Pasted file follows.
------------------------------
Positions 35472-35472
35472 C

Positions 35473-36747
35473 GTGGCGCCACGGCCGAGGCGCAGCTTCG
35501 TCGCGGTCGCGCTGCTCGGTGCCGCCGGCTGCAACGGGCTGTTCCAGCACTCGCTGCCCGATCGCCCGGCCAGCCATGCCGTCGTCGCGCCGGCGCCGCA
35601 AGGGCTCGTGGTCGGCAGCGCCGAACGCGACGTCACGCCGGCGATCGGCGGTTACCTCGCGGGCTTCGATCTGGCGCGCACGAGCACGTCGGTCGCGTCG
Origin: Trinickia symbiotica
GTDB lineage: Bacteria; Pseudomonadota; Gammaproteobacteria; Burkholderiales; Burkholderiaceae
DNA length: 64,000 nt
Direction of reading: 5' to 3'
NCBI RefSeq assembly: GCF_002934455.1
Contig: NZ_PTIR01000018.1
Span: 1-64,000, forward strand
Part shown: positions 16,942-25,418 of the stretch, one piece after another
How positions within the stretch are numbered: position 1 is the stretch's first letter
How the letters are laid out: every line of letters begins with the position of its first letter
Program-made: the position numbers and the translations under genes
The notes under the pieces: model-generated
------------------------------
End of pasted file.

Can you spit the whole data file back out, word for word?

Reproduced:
Positions 35472-35472
35472 C

Positions 35473-36747
35473 GTGGCGCCACGGCCGAGGCGCAGCTTCG
35501 TCGCGGTCGCGCTGCTCGGTGCCGCCGGCTGCAACGGGCTGTTCCAGCACTCGCTGCCCGATCGCCCGGCCAGCCATGCCGTCGTCGCGCCGGCGCCGCA
35601 AGGGCTCGTGGTCGGCAGCGCCGAACGCGACGTCACGCCGGCGATCGGCGGTTACCTCGCGGGCTTCGATCTGGCGCGCACGAGCACGTCGGTCGCGTCG
Origin: Trinickia symbiotica
GTDB lineage: Bacteria; Pseudomonadota; Gammaproteobacteria; Burkholderiales; Burkholderiaceae
DNA length: 64,000 nt
Direction of reading: 5' to 3'
NCBI RefSeq assembly: GCF_002934455.1
Contig: NZ_PTIR01000018.1
Span: 1-64,000, forward strand
Part shown: positions 16,942-25,418 of the stretch, one piece after another
How positions within the stretch are numbered: position 1 is the stretch's first letter
How the letters are laid out: every line of letters begins with the position of its first letter
Program-made: the position numbers and the translations under genes
The notes under the pieces: model-generated